If you want to leave your career to ‘luck’ and if you truly believe that your career path is out of your hands and that you will never achieve your dream role, you are right…
You never will achieve your dream role.
But if you acknowledge that getting your foot in the door at that private clinic, securing that next promotion in the NHS or getting your dream job working in professional sport is more to do with you, and nothing to do with luck, you have a great chance.
It’s not who you know but what you know…
And equally as important as that is what you are going to do.
Are you going to just see what happens and risk wasting the first 3-5 years of your career doing jobs that you do not enjoy, possibly missing the boat on that path towards your dream role?
Are you going to take action and make opportunities for yourself and prepare yourself in the best possible way so you are ready to take on any such opportunities that come your way?
If you want to take control of your own career and learn exactly what you need to do next then you can not afford to miss this…
This is my next FREE event and this webinar is happening on Tuesday 6th April 2021 19:00 (UK).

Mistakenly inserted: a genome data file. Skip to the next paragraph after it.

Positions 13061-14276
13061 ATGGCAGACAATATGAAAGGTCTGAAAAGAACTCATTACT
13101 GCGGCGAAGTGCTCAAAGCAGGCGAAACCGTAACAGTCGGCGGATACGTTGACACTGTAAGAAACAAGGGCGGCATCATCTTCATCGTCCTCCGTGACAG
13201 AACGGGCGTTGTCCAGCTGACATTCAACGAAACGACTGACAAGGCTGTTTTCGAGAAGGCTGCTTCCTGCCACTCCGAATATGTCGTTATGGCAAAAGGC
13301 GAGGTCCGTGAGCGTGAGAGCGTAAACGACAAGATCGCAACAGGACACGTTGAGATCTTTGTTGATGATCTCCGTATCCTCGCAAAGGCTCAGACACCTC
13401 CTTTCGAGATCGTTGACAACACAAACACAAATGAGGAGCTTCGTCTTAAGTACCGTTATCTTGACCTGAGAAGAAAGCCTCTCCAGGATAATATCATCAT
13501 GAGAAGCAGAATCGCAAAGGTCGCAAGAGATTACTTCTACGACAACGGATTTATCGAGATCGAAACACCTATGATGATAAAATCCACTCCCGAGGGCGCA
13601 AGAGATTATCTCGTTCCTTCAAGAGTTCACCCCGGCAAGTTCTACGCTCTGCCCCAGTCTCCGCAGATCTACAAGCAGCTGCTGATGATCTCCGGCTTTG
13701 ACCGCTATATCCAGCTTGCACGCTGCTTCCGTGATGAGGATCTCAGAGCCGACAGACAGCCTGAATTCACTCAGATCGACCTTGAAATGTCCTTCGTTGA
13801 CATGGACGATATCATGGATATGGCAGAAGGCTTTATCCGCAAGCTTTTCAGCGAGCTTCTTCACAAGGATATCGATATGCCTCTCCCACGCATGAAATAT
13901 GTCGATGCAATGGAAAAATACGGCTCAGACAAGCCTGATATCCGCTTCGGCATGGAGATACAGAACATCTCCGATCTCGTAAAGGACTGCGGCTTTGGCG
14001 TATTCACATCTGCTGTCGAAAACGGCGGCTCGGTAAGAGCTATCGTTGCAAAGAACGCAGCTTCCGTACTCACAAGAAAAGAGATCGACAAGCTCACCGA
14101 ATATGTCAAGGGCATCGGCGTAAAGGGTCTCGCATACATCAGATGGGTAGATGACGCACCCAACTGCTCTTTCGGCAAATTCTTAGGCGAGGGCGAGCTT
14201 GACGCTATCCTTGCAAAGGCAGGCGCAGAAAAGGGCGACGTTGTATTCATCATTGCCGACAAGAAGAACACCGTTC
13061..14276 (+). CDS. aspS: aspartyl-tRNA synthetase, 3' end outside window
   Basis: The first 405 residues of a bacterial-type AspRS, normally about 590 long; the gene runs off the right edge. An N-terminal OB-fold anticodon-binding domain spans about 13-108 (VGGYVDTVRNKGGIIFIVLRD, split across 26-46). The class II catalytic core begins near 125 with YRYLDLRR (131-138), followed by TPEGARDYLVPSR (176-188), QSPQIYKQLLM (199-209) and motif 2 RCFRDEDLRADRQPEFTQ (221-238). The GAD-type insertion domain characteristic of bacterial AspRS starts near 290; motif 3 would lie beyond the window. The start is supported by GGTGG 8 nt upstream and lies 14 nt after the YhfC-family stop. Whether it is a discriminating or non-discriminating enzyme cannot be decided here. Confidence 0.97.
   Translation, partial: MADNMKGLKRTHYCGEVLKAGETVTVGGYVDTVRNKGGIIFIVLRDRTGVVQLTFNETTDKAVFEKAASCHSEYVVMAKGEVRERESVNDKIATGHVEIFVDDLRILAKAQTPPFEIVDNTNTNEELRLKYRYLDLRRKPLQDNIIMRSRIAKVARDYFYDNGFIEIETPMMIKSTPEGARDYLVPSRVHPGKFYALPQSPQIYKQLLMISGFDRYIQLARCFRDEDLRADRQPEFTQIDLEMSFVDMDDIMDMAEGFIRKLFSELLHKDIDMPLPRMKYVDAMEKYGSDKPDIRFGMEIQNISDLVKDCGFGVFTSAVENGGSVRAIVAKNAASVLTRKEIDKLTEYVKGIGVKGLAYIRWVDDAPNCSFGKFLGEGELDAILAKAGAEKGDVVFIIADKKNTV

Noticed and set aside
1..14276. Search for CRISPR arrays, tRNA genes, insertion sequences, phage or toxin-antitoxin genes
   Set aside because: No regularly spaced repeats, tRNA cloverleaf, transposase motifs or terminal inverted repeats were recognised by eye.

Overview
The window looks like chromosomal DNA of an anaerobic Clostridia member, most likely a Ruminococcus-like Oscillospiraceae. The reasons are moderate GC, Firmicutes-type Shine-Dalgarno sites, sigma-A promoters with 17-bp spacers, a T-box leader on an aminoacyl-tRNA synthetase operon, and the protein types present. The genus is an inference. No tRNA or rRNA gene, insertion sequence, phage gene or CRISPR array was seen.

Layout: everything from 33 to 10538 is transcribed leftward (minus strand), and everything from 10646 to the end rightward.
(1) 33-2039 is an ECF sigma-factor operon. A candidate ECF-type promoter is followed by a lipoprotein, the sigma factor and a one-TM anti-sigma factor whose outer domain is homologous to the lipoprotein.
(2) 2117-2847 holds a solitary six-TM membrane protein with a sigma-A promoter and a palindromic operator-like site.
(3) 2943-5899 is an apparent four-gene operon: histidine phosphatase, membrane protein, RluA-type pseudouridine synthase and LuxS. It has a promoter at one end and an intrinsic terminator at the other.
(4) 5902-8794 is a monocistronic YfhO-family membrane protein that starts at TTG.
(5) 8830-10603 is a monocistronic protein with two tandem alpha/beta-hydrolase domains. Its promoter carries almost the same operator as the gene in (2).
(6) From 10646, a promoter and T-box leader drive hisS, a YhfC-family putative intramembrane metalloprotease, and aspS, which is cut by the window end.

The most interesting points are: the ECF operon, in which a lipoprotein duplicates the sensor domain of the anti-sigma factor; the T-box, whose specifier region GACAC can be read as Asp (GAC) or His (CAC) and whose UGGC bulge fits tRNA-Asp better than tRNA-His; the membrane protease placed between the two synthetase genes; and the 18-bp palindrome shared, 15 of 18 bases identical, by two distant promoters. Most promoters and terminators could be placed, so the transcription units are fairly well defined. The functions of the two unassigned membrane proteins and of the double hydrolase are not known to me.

On this webinar you will discover…
– The #1 Reason You Do Not Get A Reply To Your Emails Asking For A Placement Or A Job & How To Fix This
– [Non-Physio’s] Why Going Back To Uni To Study An MSc Physio Degree Could Be A Total Waste Of Time & The Most Costly (££££) Mistake You Ever Make
– Why You Need To Identify What Your Dream Job Is Early (And Go After It) Or Miss Any Chance That You Might Have On Ever Achieving This Role
– What 99% of Students & New Grads Are Doing Wrong When It Comes To Writing Their CV & Cover Letters
– The 6 Step Process You Need To Follow To Stand Out From The Crowd, Get Ahead Of Your Peers & Accelerate Your Career Faster Than You Ever Though Possible
– Plus I’ll Be Holding A LIVE Q & A Session To Answer Any Questions
You can register for you free place here.